Saturday, 9 February 2013

Wreck It Ralph (2013) - Rich Moore

Video Games often get a bad reputation in the media.  From Mortal Kombat back in 1992 to the likes of Grand Theft Auto and Call of Duty being blamed for gun crime in America, gaming is something of an easy target.  It's thanks to the talented folk at Disney that Wreck-It Ralph shows video games in the positive light they deserve.

After all, for many, gaming began as child's play.  Wreck-It Ralph brings us back to a time before endless shooting games, a time of gaming innocence.  Mixing the best talents from both Disney and Pixar, this is a vibrant, colourful CGI world full of charm.  As with gaming itself, the film takes us from the mundane real world into an escapist fantasy realm where anything is possible.  The 3D effect is a subtle one as each carefully differentiated game comes to life - the candy cane world of 'Sugar Rush', where the majority of the film takes place, is stunningly rendered.

It's the characters and cameos that fill this world that make Wreck-It Ralph such a great film.  For starters, the ape-like main character (John C. Reilly) stars in the Donkey Kong-esque game 'Fix-It Felix Jnr'.  From there, we have the Halo-esque 'Hero Duty' where we meet Jane Lynch's butch Sergeant Calhoun and the Japanese kawaii style Mario Kart clone 'Sugar Rush', complete with anime style characters and J-pop soundtrack.  It's here that we meet Vanellope, voiced in suitably comedic fashion by Sarah Silverman in a role that's miles away from her comedy sketches.  Licensed-in characters from the likes of Sonic the Hedgehog, Street Fighter and Pacman provide authenticity, lovingly portrayed in humorous yet faithful fashion, with some even voiced by their original voice actors.  The support group for gaming villains is particularly well depicted.  From the 8bit, jerky animations and pixellated effects to the chirpy chip-tune music, Wreck-It Ralph displays reverence to its source that fans will appreciate, without losing any Disney charm.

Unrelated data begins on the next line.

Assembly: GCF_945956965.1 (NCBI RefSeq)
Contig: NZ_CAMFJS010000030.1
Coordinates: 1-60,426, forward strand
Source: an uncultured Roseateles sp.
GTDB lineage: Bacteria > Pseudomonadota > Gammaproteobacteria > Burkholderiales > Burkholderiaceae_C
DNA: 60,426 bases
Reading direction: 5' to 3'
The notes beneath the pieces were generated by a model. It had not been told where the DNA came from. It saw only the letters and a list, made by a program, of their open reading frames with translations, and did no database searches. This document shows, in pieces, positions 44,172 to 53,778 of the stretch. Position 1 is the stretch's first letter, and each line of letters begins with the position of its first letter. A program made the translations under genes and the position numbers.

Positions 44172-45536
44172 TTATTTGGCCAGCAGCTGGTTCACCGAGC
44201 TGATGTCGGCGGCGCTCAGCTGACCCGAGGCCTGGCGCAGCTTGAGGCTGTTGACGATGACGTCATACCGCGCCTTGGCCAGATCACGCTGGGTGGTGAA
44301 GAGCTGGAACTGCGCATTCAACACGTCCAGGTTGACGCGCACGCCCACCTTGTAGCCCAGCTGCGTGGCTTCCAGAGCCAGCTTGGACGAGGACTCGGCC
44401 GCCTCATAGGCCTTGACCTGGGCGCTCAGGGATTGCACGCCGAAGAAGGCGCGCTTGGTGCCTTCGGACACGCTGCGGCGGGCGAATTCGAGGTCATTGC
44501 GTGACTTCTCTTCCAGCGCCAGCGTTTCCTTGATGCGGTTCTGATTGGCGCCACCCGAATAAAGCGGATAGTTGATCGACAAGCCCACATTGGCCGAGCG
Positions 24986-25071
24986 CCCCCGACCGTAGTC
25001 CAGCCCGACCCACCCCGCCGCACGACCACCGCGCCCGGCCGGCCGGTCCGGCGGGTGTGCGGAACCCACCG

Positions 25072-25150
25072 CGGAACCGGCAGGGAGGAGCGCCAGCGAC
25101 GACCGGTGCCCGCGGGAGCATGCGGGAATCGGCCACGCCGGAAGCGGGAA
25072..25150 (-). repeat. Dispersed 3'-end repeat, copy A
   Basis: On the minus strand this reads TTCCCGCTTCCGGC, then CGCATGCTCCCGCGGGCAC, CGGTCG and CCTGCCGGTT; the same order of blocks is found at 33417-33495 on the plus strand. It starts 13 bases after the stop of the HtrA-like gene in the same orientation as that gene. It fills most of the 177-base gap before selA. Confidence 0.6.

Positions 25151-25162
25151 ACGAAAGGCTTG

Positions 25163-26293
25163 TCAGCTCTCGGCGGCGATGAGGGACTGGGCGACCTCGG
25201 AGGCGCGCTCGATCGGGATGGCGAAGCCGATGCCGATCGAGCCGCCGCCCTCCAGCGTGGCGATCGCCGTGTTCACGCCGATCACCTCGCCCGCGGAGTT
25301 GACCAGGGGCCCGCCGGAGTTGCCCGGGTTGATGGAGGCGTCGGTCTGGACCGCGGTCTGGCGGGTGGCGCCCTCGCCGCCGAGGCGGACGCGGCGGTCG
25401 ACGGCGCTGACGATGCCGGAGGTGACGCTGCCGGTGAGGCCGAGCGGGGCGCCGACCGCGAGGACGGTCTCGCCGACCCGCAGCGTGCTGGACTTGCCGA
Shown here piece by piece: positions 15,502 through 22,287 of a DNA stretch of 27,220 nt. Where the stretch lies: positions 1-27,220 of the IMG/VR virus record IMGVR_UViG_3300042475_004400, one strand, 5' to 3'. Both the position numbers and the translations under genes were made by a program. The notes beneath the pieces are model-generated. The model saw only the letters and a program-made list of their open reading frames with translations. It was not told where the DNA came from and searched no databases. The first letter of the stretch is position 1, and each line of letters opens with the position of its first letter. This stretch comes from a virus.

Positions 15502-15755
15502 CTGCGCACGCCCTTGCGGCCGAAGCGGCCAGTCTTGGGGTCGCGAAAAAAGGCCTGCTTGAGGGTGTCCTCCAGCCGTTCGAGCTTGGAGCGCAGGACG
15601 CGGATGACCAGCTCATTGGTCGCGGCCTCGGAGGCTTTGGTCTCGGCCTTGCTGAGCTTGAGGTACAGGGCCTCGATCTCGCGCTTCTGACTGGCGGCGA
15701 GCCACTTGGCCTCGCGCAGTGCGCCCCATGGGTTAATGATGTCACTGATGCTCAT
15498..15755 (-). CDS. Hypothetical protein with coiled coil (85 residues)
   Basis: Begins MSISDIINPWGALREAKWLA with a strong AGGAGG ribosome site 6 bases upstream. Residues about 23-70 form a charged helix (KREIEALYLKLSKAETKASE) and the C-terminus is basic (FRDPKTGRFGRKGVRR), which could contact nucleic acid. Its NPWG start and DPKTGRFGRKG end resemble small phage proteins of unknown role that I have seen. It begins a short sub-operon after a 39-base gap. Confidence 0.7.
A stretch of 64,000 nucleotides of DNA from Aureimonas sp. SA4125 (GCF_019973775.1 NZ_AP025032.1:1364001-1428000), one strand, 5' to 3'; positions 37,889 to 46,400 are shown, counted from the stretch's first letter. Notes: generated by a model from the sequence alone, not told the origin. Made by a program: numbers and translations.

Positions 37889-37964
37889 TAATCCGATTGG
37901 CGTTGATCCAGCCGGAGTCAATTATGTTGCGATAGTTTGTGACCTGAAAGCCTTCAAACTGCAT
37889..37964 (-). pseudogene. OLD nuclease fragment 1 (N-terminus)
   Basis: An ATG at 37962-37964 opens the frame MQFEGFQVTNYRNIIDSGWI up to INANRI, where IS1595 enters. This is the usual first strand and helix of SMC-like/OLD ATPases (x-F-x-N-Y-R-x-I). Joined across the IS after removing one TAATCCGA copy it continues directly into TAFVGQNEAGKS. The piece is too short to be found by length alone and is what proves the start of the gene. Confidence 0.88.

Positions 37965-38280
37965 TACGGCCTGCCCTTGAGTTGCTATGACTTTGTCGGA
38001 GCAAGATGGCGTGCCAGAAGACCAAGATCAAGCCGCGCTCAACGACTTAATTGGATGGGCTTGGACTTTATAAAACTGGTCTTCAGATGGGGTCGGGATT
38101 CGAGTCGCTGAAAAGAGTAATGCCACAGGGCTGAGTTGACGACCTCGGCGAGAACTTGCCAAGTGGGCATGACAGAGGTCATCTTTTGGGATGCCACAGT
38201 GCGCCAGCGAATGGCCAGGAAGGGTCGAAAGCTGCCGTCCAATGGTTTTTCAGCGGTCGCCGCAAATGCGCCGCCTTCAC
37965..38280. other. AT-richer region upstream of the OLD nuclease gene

The links to Toy Story are clear.  As with Pixar's series, this is a film about the private life of toys - in this case electronic avatars.  Wreck-It Ralph, however, is less concerned with the characters' interaction with humans.  This ultimately is the downfall of the film, which is consumed with its own world and lacks the humanity of Pixar's best.  What it does do is provide an escapist fantasy of fast-paced, kinetic action and a narrative with a surprising number of sub-plots and plenty of heart.  There's a lot here for the whole family to enjoy.

It must also be noted that, in typical Pixar fashion, Wreck-It Ralph is preceded by short animation Paperman.  In just a few short minutes, Disney prove why they're such accomplished storytellers - no dialogue required, just stunningly drawn characters.

Video games may still be young in media terms, but they're a universal medium.  No longer are consoles hidden away in the bedrooms of teenagers, they've become the centrepiece beneath the family television and games are readily available in the hands of every smart phone user.  Now, with Wreck-It Ralph, gaming has a suitable film that celebrates the medium, rather than holding it to blame.